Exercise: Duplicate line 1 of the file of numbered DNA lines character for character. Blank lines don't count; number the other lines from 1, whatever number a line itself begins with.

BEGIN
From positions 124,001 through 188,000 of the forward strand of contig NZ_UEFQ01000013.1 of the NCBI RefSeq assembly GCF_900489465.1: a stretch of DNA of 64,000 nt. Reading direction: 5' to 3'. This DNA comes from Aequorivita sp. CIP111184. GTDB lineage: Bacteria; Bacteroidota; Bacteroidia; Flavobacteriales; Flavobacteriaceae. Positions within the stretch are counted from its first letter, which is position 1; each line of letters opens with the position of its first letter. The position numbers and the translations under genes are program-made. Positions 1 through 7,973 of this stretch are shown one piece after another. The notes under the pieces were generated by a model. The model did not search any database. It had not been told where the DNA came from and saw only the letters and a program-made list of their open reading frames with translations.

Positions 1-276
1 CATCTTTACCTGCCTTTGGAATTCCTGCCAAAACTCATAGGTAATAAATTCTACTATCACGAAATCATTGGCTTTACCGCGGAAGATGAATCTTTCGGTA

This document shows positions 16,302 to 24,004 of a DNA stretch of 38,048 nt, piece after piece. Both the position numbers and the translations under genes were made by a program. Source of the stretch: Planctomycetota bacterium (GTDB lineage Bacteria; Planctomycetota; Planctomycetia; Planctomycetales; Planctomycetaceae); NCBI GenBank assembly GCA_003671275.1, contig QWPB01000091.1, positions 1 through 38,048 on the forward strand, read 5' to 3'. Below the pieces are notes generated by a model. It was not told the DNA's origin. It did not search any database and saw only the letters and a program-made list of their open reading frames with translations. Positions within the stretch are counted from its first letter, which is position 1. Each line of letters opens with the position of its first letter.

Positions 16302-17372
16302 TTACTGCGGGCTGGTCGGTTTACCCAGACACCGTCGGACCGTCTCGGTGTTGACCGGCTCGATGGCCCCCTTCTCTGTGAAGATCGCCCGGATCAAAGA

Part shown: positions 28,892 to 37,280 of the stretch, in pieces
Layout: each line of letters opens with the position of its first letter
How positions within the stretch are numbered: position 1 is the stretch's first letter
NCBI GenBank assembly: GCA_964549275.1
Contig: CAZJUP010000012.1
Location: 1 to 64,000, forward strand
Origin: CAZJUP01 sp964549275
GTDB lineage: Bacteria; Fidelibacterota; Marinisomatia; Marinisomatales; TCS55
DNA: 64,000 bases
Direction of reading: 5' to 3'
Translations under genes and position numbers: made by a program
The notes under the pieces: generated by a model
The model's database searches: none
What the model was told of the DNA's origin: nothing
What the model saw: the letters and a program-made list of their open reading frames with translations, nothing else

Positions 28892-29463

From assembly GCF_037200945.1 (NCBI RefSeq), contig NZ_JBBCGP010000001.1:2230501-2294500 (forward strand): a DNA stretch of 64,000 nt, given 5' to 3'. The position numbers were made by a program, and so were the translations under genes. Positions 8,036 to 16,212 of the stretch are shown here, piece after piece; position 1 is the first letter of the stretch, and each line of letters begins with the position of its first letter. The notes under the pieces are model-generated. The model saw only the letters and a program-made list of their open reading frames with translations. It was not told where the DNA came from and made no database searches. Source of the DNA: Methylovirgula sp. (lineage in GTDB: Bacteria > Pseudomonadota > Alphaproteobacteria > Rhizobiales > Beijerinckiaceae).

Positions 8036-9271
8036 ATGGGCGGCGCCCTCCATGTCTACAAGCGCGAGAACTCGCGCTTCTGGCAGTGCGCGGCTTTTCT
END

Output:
From positions 124,001 through 188,000 of the forward strand of contig NZ_UEFQ01000013.1 of the NCBI RefSeq assembly GCF_900489465.1: a stretch of DNA of 64,000 nt. Reading direction: 5' to 3'. This DNA comes from Aequorivita sp. CIP111184. GTDB lineage: Bacteria; Bacteroidota; Bacteroidia; Flavobacteriales; Flavobacteriaceae. Positions within the stretch are counted from its first letter, which is position 1; each line of letters opens with the position of its first letter. The position numbers and the translations under genes are program-made. Positions 1 through 7,973 of this stretch are shown one piece after another. The notes under the pieces were generated by a model. The model did not search any database. It had not been told where the DNA came from and saw only the letters and a program-made list of their open reading frames with translations.